The LEGO® Group has unveiled their latest sustainability initiative in the form of a prototype brick from recycled plastics. This is the company’s first step in finding a production method for standard bricks sourced from sustainable materials. It’s not a simple feat however as LEGO® bricks have a lot of boxes to tick before landing in our hands (and under our feet!) The new prototype, which uses PET plastic from discarded bottles, is the first brick made from a recycled material to meet the company’s strict quality, play and safety requirements. After testing over 250 variations and formulas of plastics, the result is a prototype that meets some strict standards – especially the all-critical clutch power.
Vice President of Environmental Responsibility at the LEGO Group, Tim Brooks said: “We are super excited about this breakthrough. The biggest challenge on our sustainability journey is rethinking and innovating new materials that are as durable, strong and high quality as our existing bricks – and fit with LEGO elements made over the past 60 years. With this prototype we’re able to showcase the progress we’re making.”
Fun Fact: On average, a one-litre plastic PET bottle provides enough raw material for ten 2 x 4 LEGO® bricks.
For Future Generations
There’s no denying the importance of sustainability in all manufacturing. Green initiatives are no longer seen as ‘trends’ or ‘fads’ – quite the opposite in fact. People are placing higher and higher demands on companies to think proactively and reduce negative environmental impacts. As a leading global brand, the LEGO® Group is looking to lead by example – particularly for the next generation of young builders.
“We know kids care about the environment and want us to make our products more sustainable. Even though it will be a while before they will be able to play with bricks made from recycled plastic, we want to let kids know we’re working on it and bring them along on the journey with us. Experimentation and failing is an important part of learning and innovation. Just as kids build, unbuild and rebuild with LEGO bricks at home, we’re doing the same in our lab.”Tim Brooks, Vice President of Environmental Responsibility at the LEGO Group
Journey Towards More Sustainable Products
The LEGO® Group has been making quite a few strides towards sustainable production in recent years. One of the first such initiatives was 2018’s Sustainable Elements (40320) accessory set of plant parts. These parts are created from a sustainably sourced sugarcane (bio-PE) which is great for smaller, softer pieces like trees, branches, etc. In 2020 the company announced a commitment to removing single-use plastics from its boxes. Numbered plastic bags are a staple of LEGO® sets and represent the bulk of packaging waste. Recyclable paper bags are a smart, visible solution that just makes sense as a next-step.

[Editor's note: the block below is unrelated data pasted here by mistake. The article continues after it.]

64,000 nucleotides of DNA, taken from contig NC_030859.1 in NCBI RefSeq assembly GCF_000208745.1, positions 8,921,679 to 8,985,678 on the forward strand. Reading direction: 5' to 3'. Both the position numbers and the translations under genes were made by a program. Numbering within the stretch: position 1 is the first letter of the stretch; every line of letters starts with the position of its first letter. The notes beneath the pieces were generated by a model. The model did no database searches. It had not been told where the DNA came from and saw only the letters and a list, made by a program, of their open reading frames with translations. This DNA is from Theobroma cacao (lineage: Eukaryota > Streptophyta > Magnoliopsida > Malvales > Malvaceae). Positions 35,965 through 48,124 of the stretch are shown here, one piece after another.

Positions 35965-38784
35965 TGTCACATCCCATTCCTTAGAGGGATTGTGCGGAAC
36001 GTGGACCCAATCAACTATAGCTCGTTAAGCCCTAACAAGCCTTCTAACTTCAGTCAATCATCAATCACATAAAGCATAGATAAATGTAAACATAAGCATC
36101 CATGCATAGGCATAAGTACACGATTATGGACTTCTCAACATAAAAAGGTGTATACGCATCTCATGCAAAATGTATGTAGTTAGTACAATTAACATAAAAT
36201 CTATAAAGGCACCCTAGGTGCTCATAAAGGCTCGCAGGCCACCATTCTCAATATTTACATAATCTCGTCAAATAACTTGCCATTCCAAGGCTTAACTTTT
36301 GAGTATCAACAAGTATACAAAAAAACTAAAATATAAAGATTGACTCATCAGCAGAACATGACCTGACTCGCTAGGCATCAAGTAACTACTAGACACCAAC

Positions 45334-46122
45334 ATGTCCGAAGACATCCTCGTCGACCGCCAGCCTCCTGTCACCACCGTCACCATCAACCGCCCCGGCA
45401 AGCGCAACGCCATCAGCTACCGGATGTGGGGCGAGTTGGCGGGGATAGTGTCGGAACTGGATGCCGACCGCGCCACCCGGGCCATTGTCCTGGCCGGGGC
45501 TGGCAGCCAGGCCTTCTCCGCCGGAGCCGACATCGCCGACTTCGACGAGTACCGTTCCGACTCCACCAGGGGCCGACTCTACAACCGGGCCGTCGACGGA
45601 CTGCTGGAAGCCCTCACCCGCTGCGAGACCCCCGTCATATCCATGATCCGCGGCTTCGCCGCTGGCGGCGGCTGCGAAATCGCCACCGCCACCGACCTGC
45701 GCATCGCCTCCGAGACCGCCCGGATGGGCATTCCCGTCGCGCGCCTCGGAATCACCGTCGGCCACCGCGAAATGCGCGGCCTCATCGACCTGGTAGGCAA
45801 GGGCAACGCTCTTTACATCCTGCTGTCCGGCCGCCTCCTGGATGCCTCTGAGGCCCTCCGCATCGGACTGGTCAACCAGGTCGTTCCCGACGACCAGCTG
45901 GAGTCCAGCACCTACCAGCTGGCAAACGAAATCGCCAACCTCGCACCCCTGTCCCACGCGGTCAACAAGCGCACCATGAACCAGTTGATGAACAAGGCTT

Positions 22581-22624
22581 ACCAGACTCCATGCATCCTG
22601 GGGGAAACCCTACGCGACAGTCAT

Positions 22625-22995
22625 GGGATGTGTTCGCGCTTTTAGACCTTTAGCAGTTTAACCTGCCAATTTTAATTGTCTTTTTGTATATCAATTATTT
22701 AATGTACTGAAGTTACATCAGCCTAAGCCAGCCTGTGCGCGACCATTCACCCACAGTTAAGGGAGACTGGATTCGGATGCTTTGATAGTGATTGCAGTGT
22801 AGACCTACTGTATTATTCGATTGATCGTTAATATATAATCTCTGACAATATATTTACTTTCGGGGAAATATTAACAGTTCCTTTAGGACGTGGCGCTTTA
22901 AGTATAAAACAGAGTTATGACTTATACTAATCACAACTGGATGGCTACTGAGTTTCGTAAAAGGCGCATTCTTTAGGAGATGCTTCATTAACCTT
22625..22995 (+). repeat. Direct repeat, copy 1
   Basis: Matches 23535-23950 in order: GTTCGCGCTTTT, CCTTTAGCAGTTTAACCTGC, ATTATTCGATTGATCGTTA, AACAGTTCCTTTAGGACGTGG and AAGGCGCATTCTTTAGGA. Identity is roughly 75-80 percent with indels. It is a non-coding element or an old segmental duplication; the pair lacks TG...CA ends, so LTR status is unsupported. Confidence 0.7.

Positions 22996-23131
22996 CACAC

Rebuild the World
“We’re committed to playing our part in building a sustainable future for generations of children. We want our products to have a positive impact on the planet, not just with the play they inspire, but also with the materials we use. We still have a long way to go on our journey but are pleased with the progress we’re making.”Tim Brooks, Vice President of Environmental Responsibility at the LEGO Group
The LEGO® Group’s focus on sustainable material innovation is just one of several different initiatives the company has in place to make a lasting impact. The LEGO® Group will invest up to US $400 million over three years to 2022 to accelerate its sustainability ambitions.
It will be some time before bricks made from a recycled material appear on shelves however. The team will continue testing, retesting and developing new formulas until they are ready to move to the pilot production phase. This next phase of testing is expected to take at least a year. For more information on how the LEGO Group wants to rebuild the world for the better, visit: LEGO.com/Sustainability
To find out how the LEGO® Group turns recycled plastic bottles into LEGO® bricks, visit: LEGO.com/AboutUs/Sustainability/RecycledMaterials/
What do you think of The LEGO® Group’s latest sustainability efforts? Comment below and as always, keep on brickin’
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